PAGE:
During summer, the downtown Laguna Beach Wells Fargo is not so much a bank but a beach parking lot.
With spaces at a premium, the centrally located bank lot is highly coveted — with rates to match. It's these types of parking operations that the city has its eye on.
In discussing its upcoming Parking Management Plan, the city is putting all options on the table in an effort to avoid building an expensive new parking structure.
"You've got places running two businesses, like the banks," Planning Commissioner Norm Grossman said. "They are a bank during the day and a parking lot at night. And they're basically running the parking lot for free, as far as the city is concerned. The city is getting nothing out of that."
Currently, there are about 400 private spaces during the summer that are not used, according to estimates. That's almost 25% of the city's roughly 2,000 downtown inventory, so it's a sizable number.
Officially, the city wants to work through the public review process before making any decisions, but these private lots are becoming attractive. Plus, in their current status, they can be problematic legally.
The fact is, you can basically put up a red velvet rope and podium and voilà, you are a private parking lot in Laguna Beach charging $20 a day.
"We know there's a potential pool of private parking spaces that could be utilized," City Planner Monica Tuchscher said. "There's these secondary businesses that may not be quote-unquote legal, and one method is to try to … gain revenue from that to offset other expenses."
Most cities and law enforcement agencies do not enforce private parking violations, following the lead of the state's attorney general, who ruled in 2011 that private citations are unenforceable.
To bring better order and accountability to private lots, the city may propose a parking tax on businesses.
"The biggest issue in the past on private lots has been a fear of liability," Grossman said. "And what several cities do is they solve that by imposing a parking tax, and then they use the money from the parking tax to fund a blanket policy."
So why would Wells Fargo, for example, which already has a well-oiled private parking machine want to pay this extra tax?
"Because it's fair," Grossman said. "Because they're running a second business. They're a bank; they're not a parking concern. They're making money, and if the city decides to tax a portion of that, they're making a little less money but it's still all profit."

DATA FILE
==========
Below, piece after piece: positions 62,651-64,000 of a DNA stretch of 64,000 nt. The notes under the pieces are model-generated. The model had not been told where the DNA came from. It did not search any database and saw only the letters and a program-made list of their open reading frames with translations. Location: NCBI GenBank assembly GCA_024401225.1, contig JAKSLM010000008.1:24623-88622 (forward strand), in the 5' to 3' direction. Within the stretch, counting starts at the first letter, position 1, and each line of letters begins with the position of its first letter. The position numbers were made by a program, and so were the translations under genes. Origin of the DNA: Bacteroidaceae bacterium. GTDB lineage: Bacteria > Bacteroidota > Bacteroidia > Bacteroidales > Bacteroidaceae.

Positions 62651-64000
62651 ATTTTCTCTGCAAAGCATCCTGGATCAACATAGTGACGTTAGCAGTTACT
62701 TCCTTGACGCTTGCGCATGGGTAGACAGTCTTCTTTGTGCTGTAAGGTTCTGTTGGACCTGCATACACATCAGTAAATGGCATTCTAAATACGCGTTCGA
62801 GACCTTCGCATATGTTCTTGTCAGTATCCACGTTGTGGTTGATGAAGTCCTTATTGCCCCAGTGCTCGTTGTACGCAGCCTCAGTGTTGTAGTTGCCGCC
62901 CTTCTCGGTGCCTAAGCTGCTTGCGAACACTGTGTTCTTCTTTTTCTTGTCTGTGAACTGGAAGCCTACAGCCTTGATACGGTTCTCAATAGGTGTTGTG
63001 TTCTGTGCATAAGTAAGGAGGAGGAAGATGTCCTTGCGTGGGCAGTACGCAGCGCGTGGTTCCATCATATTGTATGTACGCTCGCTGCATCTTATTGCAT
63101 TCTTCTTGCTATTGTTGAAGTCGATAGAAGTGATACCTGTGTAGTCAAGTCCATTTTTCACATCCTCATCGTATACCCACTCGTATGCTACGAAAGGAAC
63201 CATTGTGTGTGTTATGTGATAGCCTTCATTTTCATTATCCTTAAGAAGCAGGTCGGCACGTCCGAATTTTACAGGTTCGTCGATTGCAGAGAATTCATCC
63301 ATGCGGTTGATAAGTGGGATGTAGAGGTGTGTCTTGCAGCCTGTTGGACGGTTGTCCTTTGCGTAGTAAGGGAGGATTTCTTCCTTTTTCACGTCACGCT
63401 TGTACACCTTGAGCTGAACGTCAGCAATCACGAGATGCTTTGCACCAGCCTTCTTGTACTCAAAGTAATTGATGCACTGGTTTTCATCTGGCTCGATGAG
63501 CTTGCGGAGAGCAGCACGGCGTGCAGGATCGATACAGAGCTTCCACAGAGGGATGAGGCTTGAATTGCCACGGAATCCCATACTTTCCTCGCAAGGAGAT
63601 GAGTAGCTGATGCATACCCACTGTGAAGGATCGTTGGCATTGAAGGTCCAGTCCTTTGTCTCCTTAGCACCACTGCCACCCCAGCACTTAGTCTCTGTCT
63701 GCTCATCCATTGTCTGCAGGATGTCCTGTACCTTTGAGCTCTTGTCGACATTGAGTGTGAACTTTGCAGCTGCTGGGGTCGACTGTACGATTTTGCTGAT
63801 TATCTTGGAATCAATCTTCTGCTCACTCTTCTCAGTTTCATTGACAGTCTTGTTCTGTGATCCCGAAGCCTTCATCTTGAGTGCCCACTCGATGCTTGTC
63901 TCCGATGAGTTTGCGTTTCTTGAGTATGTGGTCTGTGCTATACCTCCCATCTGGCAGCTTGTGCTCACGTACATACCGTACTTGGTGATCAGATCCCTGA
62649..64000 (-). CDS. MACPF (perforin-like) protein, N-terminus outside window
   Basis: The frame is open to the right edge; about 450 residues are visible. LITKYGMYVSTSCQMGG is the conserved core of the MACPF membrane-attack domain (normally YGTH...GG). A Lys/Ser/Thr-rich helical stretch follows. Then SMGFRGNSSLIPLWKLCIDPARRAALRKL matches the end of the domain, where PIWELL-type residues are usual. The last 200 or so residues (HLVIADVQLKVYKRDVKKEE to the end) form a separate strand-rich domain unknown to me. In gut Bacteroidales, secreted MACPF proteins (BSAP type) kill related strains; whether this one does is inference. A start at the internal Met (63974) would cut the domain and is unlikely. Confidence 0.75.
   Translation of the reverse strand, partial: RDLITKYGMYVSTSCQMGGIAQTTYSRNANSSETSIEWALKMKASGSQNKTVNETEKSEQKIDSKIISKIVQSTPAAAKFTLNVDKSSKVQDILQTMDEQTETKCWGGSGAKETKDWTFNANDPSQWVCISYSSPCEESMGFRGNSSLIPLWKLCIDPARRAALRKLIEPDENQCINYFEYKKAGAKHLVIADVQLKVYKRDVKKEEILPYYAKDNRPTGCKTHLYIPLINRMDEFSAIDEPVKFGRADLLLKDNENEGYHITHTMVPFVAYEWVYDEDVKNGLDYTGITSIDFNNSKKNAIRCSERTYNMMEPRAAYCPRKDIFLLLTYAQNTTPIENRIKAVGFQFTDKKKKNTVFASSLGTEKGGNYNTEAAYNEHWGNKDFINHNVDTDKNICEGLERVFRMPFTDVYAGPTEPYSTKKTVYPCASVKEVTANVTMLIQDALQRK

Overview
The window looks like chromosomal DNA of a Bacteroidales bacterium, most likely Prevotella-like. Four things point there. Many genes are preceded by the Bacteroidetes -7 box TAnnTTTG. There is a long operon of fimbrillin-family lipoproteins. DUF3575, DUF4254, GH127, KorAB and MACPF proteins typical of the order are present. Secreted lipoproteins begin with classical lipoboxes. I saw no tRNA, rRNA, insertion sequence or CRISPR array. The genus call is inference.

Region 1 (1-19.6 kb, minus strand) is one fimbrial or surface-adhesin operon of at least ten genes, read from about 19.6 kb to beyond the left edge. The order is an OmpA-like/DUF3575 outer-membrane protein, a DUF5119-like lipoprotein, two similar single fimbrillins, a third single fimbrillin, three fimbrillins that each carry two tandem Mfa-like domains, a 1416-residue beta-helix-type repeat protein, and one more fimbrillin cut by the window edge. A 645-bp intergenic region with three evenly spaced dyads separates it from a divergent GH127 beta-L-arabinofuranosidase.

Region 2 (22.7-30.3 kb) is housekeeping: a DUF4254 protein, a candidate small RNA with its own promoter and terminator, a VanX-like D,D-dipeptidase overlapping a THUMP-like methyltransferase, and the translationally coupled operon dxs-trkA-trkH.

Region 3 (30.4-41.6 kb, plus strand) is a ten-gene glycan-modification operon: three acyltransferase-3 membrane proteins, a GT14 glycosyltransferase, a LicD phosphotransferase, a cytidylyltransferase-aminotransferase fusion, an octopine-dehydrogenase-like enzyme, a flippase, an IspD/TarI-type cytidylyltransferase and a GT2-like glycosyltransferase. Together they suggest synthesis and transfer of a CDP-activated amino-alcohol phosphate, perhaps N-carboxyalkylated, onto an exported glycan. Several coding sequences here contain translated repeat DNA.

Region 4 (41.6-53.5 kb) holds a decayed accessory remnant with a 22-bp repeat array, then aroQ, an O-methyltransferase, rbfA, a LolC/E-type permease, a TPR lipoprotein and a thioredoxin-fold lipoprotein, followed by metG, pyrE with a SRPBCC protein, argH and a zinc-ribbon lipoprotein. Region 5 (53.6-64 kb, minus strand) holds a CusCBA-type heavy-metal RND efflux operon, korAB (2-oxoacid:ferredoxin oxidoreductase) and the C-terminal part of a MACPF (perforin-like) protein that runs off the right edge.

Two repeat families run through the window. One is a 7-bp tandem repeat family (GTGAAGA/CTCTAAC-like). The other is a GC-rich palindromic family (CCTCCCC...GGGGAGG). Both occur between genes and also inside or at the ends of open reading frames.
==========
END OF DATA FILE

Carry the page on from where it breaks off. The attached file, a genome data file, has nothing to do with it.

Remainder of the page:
Everywhere you look in downtown Laguna you see private parking signs or "tenants only," especially off the smaller streets and back alleys. Even the Laguna Beach library is in on the action.
"It's a unique situation," County Librarian Helen Fried said. "The parking is very difficult in Laguna Beach just because it's so congested and there's no space available."
There is no other Orange County library that charges for off-time parking, but Laguna has done it for years because of the opportunity. The funds actually go back directly to the library through an agreement with the city and Friends of the Library, Fried said.
While the library's arrangement does not explain why they have a whopping 12 spaces allocated exclusively for staff and only 16 for the public, the good news is all of the funds are staying local.
Meanwhile, as the private-public parking issue works its way through the upcoming hearings (the next one is March 20), it is a good time for the public to get involved, especially business owners, Grossman said.
"It's hard to get local businesses to show up for these meetings," he said. "It is very difficult. So we have not heard a lot from local businesses one way or the other."
Perhaps the business owners are too busy raking in the cash from their parking lots.
DAVID HANSEN is a writer and Laguna Beach resident. He can be reached at email@example.com.